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The Honolulu Advertiser
Posted on: Friday, May 26, 2006

Appeal's prospects 'extremely dim'

 •  Evidence against Skilling, Lay irrefutable, jurors say

By Molly Selvin
Los Angeles Times

Kenneth Lay leaves the courthouse with his wife, Linda, following his conviction in Houston. Former Enron executives Lay and Jeffrey Skilling were convicted yesterday of conspiracy and securities and wire fraud in one of the biggest business scandals in U.S. history.

STEVE UECKERT | Houston Chronicle via AP

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Although lawyers for convicted Enron Corp. executives Jeffrey K. Skilling and Kenneth L. Lay have announced they will appeal yesterday's verdicts, their chances for success are very small, legal experts said.

Appellate judges are generally reluctant to order reruns of trials as long and expensive as this one, the experts said. Moreover, the prospects that either of the two men would prevail on specific issues they plan to raise are "extremely dim," said Samuel W. Buell, a University of Texas law professor and former member of the federal Enron Task Force, which investigated and prosecuted the case.

Skilling's lawyer, Daniel M. Petrocelli, said he intends to file a series of motions, including one for a new trial, by a June 6 deadline. He and his team of 14 lawyers and six paralegals and aides will work throughout the summer on an appeal.

In announcing his appeal plans, Petrocelli cited a long string of court rulings adverse to the defense, and said a key issue will be the judge's refusal to move the trial out of Houston.

"There are psychological and personal losses suffered here that simply don't exist elsewhere," Petrocelli said. "We pointed this out to the judge at the start when we sought a change in venue."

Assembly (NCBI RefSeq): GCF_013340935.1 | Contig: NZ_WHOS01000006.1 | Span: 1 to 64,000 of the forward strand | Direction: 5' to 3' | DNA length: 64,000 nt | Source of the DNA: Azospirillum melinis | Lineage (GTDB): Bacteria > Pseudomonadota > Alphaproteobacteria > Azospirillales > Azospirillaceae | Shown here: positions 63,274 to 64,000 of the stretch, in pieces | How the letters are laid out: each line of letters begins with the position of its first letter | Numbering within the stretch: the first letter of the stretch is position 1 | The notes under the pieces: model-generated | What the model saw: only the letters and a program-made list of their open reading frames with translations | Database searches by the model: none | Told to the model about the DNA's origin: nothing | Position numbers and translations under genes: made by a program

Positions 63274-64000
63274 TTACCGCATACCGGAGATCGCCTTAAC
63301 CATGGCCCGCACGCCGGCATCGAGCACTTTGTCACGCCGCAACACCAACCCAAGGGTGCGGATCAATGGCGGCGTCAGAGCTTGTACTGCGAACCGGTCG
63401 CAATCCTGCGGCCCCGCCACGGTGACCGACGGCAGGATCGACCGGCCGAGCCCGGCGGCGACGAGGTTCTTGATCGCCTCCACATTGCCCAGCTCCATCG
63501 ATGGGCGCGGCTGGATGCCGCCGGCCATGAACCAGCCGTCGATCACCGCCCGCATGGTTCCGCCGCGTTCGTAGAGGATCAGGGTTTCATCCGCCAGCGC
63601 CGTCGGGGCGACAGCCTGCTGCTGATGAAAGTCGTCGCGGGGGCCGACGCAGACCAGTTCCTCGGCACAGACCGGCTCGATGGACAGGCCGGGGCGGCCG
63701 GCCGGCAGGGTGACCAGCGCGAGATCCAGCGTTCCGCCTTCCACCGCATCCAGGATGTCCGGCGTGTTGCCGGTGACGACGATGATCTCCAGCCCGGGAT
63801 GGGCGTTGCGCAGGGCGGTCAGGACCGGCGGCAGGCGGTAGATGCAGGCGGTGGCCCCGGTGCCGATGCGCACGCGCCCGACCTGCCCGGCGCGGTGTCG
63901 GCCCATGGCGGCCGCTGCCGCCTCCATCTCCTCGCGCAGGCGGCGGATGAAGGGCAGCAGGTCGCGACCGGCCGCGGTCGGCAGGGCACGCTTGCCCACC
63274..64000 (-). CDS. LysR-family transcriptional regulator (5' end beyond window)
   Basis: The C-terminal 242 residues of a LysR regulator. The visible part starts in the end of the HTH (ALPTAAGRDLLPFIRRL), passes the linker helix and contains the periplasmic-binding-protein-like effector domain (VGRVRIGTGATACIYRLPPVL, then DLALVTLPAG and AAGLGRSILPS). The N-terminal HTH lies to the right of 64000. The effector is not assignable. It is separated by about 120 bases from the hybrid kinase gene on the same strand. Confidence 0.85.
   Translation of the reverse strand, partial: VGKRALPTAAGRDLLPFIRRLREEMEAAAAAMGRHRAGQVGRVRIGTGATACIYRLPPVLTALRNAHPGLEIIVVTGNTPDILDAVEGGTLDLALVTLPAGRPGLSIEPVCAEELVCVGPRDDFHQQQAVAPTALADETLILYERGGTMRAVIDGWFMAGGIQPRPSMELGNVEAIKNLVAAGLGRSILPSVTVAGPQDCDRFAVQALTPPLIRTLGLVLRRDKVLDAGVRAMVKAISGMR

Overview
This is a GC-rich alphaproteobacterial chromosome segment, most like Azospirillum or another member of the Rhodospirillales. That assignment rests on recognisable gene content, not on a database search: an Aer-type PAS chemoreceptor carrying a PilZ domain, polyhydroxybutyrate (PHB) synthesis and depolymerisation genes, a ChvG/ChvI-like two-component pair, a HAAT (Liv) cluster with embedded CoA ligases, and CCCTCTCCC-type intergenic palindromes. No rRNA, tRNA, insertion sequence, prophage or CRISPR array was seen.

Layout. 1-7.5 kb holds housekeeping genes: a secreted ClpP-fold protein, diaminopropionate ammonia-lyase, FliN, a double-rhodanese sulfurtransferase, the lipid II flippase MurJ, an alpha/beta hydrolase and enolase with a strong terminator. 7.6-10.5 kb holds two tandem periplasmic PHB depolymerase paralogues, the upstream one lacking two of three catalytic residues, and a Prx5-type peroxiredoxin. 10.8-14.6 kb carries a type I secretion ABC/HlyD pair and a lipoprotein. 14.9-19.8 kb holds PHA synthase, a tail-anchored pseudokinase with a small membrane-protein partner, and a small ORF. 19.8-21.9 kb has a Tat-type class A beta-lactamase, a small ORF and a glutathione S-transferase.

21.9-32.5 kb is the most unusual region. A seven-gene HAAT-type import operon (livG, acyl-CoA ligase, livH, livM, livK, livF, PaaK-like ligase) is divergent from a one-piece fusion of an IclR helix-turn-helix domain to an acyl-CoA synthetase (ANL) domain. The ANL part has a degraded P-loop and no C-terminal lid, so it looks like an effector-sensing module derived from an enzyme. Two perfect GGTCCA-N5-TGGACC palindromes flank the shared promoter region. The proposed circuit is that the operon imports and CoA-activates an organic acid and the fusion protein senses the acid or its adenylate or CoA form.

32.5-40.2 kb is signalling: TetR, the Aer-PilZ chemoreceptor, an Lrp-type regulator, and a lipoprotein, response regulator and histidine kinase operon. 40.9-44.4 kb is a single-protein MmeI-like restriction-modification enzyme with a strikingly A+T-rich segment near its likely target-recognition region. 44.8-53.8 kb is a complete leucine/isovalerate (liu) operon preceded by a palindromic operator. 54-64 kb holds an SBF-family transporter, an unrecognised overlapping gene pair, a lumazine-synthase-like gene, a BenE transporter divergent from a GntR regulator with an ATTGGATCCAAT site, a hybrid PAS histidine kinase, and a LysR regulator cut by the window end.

University of California, Berkeley law professor Franklin Zimring agreed that "everyone in Houston knows someone without a pension" or a job because of Enron's collapse.

"If anybody has grounds to appeal on venue grounds," he said, "Skilling and Lay might."

But "what part of Antarctica should the trial have been held on?" he asked. "Who hasn't heard of this?"

Zimring and other experts noted that U.S. District Judge Sim Lake was careful to exclude from the jury anyone personally affected by Enron's demise.

He also said appellate courts often give trial judges wide discretion on venue decisions, especially when jurors said, as they did in this trial, that they could be fair.

Moreover, moving the trial out of Houston, where Enron was headquartered, would not have guaranteed an acquittal.

Former WorldCom Inc. chief Bernard J. Ebbers was convicted on accounting fraud charges even though his trial was moved to New York from Mississippi, where WorldCom began as a small phone company.

As a general matter, several legal experts said, appeal is always an unlikely proposition for the appellant, even more so after this high-profile contest.

"This was an incredibly expensive trial involving hundreds of thousands of man hours and millions of dollars," said Scott Meyers, a Chicago securities lawyer.

"These types of cases are incredibly disruptive for judges," he said. As a result, "the tendency is for courts to try and find a way to sustain the verdict."

Moreover, "the trial was conducted very carefully by everybody involved," Buell said. "There are no glaring mistakes that you can point to," he said, citing Lake as "meticulous" in his conduct of the proceedings.

As a result, Buell added, lawyers are left with few specific grounds on which to argue on appeal.

Lake's instructions allowing jurors to consider whether Skilling and Lay deliberately turned a blind eye to wrongdoing by Enron subordinates may be one basis for a new trial.

Petrocelli argued that the standard should have been whether fraud was committed and whether Skilling intended to defraud.

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